Net Working Capital - Why it is important and how to calculate it
Working capital and cash flow are two variables that help evaluate whether businesses can endure an unanticipated crisis. These two measures show several facets of an organisation's financial health. So, what is net working capital?
Working capital is the difference between the company's current assets, such as cash and inventory, and its current liabilities, such as payroll, accounts payable, and accrued expenses. Essentially, net working capital is the difference between assets that can be converted into cash in less than a year and liabilities due to be paid in less than a year.
Net working capital is used to gauge a company's short-term liquidity. Also, it is used to understand how well the organisation can manage its assets. Consider a business that has Rs 100,000 in net working capital. It signifies that its current assets are Rs 100,000 greater than its current liabilities. Companies may also have negative working capital.
Net Working Capital Formula
We subtract a company's current assets from its current liabilities to determine the net working capital.
Thus, the net working capital formula is:
Current Assets - Current Liabilities = Working Capital.
Working capital is usually expressed as a monetary amount.
Consider a company with Rs 100,000 in current assets and Rs 30,000 in current liabilities as an example. As a result, the company will have a working capital of Rs 70,000. This indicates that the business will have Rs 70,000 available if it urgently needs to raise capital.
Positive results in a working capital calculation indicate that the company's current assets exceed its current liabilities. Thus, the corporation has more than enough assets to repay its short-term debt.
A negative working capital indicates that not all the company's current liabilities can be covered by its current assets. In other words, short-term expenses exceed short-term resources for the company. So, negative working capital is a sign of insufficient liquidity and poor short-term health.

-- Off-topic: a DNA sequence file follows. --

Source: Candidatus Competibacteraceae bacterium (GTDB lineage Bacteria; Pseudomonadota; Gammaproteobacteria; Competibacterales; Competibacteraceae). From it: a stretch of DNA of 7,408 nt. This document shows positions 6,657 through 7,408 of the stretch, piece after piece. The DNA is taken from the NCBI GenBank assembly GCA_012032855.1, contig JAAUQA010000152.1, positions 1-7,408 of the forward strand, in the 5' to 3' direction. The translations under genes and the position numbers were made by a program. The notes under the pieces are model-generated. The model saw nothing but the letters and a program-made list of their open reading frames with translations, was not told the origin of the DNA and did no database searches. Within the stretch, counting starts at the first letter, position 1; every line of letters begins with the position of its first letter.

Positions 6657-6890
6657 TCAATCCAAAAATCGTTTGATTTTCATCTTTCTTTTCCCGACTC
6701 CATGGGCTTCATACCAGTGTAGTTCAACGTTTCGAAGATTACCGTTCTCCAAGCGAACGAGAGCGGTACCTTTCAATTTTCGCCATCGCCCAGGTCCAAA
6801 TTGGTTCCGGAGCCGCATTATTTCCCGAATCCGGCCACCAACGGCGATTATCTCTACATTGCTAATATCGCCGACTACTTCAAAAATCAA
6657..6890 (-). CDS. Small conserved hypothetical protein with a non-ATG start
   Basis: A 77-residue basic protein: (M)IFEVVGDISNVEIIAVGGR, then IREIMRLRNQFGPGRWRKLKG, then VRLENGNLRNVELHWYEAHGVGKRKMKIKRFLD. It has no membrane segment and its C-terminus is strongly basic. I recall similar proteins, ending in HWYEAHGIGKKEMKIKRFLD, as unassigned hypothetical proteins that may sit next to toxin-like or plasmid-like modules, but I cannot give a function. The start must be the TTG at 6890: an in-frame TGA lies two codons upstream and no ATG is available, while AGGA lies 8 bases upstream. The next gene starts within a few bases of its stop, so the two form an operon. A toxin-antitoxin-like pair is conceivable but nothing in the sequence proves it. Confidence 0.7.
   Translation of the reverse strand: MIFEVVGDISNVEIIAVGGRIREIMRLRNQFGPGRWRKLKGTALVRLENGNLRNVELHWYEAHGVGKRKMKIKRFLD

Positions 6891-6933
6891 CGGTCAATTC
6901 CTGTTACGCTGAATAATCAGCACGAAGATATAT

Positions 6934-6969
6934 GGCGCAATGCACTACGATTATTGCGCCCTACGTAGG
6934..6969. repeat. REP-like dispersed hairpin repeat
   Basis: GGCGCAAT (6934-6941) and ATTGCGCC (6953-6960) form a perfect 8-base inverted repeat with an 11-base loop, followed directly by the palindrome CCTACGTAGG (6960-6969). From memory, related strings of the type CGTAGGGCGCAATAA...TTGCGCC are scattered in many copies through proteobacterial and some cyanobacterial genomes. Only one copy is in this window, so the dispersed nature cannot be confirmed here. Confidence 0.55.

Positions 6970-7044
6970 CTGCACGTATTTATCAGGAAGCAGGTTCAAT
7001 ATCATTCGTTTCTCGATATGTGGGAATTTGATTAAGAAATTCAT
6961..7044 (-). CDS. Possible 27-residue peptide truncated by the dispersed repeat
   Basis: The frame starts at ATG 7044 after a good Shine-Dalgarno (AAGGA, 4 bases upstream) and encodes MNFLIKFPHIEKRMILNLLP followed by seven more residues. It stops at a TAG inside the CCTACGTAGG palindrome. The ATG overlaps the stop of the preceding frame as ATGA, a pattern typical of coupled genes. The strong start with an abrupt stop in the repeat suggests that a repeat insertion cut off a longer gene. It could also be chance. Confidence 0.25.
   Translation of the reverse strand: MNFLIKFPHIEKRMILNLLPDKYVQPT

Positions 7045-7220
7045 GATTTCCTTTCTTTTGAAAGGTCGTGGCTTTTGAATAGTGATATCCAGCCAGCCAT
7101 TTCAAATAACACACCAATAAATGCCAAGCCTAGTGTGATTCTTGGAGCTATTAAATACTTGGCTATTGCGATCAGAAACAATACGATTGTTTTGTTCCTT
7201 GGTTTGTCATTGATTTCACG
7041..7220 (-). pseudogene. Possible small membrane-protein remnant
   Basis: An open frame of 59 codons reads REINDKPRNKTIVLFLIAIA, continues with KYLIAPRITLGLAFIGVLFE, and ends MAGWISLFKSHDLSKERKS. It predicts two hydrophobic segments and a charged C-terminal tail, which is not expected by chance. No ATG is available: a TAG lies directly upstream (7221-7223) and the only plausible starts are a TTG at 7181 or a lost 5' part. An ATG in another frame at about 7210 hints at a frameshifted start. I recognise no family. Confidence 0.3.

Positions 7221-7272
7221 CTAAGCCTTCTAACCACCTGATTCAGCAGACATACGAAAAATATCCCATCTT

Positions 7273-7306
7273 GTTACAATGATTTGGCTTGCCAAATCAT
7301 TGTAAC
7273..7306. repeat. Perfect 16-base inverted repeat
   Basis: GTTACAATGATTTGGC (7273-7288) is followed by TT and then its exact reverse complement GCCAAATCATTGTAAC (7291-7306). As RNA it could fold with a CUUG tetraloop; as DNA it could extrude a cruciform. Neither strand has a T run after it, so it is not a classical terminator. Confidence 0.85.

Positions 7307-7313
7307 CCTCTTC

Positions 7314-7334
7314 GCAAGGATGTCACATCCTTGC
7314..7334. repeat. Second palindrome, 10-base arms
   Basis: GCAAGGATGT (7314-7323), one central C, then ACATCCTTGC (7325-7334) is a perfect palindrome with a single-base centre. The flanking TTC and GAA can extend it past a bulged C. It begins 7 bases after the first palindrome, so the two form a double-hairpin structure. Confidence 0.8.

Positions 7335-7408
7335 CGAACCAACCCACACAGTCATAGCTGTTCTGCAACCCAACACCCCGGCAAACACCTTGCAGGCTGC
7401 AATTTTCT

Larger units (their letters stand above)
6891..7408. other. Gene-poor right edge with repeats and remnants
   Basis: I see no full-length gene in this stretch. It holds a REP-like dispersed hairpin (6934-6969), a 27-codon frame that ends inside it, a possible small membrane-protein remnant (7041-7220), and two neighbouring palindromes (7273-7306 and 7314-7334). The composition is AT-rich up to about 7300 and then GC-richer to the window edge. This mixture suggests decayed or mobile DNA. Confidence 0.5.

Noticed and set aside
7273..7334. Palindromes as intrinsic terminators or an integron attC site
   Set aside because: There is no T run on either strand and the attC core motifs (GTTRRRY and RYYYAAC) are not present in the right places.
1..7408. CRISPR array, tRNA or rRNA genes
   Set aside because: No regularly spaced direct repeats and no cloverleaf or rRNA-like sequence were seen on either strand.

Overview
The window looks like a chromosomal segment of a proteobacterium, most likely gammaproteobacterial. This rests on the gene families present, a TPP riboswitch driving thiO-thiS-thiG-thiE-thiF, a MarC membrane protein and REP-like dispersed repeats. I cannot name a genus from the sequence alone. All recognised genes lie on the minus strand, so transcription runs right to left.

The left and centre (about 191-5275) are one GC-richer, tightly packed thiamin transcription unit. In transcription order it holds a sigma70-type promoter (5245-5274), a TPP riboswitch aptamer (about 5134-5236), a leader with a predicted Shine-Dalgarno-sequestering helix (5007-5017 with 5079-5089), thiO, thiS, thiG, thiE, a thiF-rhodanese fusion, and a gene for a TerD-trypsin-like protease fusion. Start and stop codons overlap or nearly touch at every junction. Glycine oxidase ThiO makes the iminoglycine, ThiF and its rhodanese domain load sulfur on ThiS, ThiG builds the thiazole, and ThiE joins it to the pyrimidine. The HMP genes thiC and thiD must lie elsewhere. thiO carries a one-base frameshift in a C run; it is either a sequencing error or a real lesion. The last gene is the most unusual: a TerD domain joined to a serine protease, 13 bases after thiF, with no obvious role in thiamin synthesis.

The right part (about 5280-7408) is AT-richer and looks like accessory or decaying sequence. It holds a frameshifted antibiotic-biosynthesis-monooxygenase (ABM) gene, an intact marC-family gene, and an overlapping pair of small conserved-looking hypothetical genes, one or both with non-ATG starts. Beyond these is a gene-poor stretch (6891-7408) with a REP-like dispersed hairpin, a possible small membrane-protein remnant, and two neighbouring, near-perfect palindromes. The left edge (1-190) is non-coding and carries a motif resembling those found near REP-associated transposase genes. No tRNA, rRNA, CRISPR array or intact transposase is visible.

Types of Net Working Capital with Example
The following are the various types of working capital:
1. Working Capital Overall
Gross working capital is the sum of the current assets of the business. However, it doesn’t truly reflect a company’s liquidity position like net working capital since it doesn’t consider the current liabilities.
2. Permanent Working Capital
The bare minimum of capital needed to maintain operations smoothly is known as permanent working capital. It can further be bifurcated as regular working capital and reserve margin working capital.
3. Regular Working Capital
Businesses need a certain level of regular operating capital to cover their daily expenses. For instance, the money required to pay salaries, raw materials, and wages falls under this category.
4. Reserve Margin Working Capital
The money set aside in addition to the ordinary working capital is known as reserve margin working capital. This money is kept aside to tide over unforeseen occurrences like storms, natural disasters, floods, pandemics, etc.
5. Variable Working Capital
The capital invested in the company for a brief period is known as variable working capital. This capital varies depending on the company's size or changes in its assets.
Working capital is crucial for businesses because it keeps them afloat. Theoretically, even profitable companies can go out of business. After all, a company cannot rely on paper profits to pay its debts. These debts must be settled with readily available cash.
Working capital disregards the kinds of underlying accounts. Consider a business where the entirety of the existing assets is made up of accounts receivable. Despite having solid working capital, the company's financial stability depends on whether its customers will pay and whether it can generate short-term cash.
High working capital, however, isn't always a desirable thing. It could mean that the company has excessive inventory. In this case, the company could be burning resources towards borrowing capital costs.
Accounting software help manage the working cash, which is crucial for the health of a business. You must have positive working capital to invest in growth and fulfil immediate responsibilities, such as paying suppliers and loan interest. Negative working capital, on the other hand, is a warning sign that a company may have trouble staying afloat.
Q. What distinguishes gross working capital from net working capital?
Gross working capital is the sum of all current assets. It is almost always higher than net working capital, which is derived by subtracting current liabilities from current assets. Net working capital may have either a positive or a negative value.
Q. What is the sole objective of employing net working capital?
Working capital is used to finance operations, service short-term debt and maintain a healthy level of liquidity. Even when companies may be experiencing cash flow issues, they must continue paying their suppliers and staff and meet obligations like taxes and interest payments.